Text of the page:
Sign up ×
Stack Overflow is a community of 4.7 million programmers, just like you, helping each other. Join them; it only takes a minute:

The project I work on has undergone a transformation at the database level. For the better, about 40% of the SQL layout has been changed. Some columns were eliminated, others moved. I am now tasked with developing a data migration strategy.

What migration methods, even tools are available so that I don't have to figure out each every individual dependency and manually script a key change when their IDs (for instance) change.

I realize this question is a bit obtuse and open ended, but I assume others have had to do this before and I would appreciate any advice.

I'm on MS SQL Server 2008

@OMG Ponies Not obtuse but vague:

Great point. I guess this helps me reconsider what I am asking, at least make it more specific. How do you insert from multiple tables to multiple tables keeping the relationships established by the foreign keys intact? I now realize I could drop the ID key constraint during the insert and re-enable it after, but I guess I have to figure out what depends on what myself and make sure it goes smoothly. I'll start there, but will leave this open in case anyone else has other recommendation.

share|improve this question
Not obtuse, but vague. What changes in the data are you having to deal with? Don't need a tool to write up INSERT INTO ... SELECT ... statements. – OMG Ponies May 24 '11 at 0:18

2 Answers 2

up vote 2 down vote accepted

You should create an upgrade script that morphs the current schema into the v. next schema, applying appropriate operations (alter table, select into, update, delete etc). While this may seem tedious, is the only process that will be testable: start from a backup of the current db, apply the upgrade script, test the result db for conformance with the desired schema. You can test and debug your upgrade script until is hammered into correctness. You can test it on a real data size so that you get a correct estimate of downtime due to size-of-data operations.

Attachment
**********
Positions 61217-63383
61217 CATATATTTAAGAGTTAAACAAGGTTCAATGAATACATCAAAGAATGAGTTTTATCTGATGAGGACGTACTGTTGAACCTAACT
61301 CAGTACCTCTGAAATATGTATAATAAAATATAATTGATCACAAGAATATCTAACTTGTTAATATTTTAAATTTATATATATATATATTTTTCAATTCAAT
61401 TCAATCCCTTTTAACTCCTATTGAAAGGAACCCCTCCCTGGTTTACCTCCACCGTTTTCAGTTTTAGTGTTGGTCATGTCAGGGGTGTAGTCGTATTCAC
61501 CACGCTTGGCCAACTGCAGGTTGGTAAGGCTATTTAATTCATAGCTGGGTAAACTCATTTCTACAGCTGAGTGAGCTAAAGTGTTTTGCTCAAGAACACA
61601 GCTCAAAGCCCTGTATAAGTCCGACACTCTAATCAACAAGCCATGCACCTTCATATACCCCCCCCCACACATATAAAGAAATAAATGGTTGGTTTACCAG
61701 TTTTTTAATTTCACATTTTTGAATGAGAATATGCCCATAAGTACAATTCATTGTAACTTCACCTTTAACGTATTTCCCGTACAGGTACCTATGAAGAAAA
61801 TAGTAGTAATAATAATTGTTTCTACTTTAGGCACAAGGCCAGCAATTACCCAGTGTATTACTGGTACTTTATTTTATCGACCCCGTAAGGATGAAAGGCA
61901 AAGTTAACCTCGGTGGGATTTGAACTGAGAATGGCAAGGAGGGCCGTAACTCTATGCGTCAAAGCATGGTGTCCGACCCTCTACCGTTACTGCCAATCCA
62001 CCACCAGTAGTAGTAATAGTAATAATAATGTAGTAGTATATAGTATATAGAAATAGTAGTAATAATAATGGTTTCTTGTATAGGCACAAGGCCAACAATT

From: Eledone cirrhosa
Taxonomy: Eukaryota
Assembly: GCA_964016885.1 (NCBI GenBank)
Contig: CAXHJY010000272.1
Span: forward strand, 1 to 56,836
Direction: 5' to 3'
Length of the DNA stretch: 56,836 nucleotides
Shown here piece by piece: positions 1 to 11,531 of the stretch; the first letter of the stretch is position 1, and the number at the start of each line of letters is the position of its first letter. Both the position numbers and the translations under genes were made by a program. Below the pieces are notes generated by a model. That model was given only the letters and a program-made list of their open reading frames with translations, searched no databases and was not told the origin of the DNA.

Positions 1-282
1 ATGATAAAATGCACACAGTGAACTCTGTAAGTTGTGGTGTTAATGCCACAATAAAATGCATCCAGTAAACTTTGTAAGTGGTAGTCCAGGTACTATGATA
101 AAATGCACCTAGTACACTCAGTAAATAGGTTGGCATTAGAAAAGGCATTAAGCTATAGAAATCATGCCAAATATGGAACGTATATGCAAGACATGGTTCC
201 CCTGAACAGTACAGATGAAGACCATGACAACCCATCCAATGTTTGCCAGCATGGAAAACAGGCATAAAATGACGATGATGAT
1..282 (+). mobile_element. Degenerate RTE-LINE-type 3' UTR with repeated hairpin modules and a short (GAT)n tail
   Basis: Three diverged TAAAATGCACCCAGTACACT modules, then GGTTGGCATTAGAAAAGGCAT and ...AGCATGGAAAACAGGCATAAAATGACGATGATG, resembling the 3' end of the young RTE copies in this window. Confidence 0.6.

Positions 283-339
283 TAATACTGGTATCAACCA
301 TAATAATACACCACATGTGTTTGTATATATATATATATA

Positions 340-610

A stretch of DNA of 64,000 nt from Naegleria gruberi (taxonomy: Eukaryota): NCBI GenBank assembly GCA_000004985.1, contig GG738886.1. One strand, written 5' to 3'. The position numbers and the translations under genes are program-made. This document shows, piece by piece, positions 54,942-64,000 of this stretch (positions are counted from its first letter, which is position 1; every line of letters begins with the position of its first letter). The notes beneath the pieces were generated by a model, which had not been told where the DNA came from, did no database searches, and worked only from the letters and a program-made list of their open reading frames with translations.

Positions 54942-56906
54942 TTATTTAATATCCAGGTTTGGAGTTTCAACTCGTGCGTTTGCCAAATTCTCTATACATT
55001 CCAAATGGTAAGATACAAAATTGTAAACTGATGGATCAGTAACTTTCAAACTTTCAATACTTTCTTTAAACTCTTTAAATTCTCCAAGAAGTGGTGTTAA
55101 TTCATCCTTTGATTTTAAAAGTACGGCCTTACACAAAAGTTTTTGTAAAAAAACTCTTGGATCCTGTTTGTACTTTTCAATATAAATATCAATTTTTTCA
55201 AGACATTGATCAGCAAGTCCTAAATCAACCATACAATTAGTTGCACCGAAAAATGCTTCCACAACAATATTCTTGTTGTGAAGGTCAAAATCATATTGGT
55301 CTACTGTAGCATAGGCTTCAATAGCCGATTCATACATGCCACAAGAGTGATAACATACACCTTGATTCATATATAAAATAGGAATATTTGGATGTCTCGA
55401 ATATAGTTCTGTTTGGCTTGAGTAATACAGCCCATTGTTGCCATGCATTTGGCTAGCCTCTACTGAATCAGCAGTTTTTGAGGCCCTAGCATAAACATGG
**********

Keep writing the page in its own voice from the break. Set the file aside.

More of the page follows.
While there are out there tools that can copy data or transforms schema(s) (like SQL Compare) I believe approaching this as a development project, with a script deliverable that can be tested repeatedly and validated, is a much saner approach.

In future you can account for this upgrade step in your development and start with it, rather than try to squeeze it in at the end.

share|improve this answer

there are tons of commercial tools around that claim to solve this -> i wouldn't buy that...

I think your best bet is to model domain classes that represent your data and write adapters that read in/serialize to the old/new schemas.

If you haven't got a model of your domain, you should build one now.

ID's will change, so ideally they should not carry any meaning to user's of your database.

share|improve this answer

Your Answer


By posting your answer, you agree to the privacy policy and terms of service.

Not the answer you're looking for? Browse other questions tagged or ask your own question.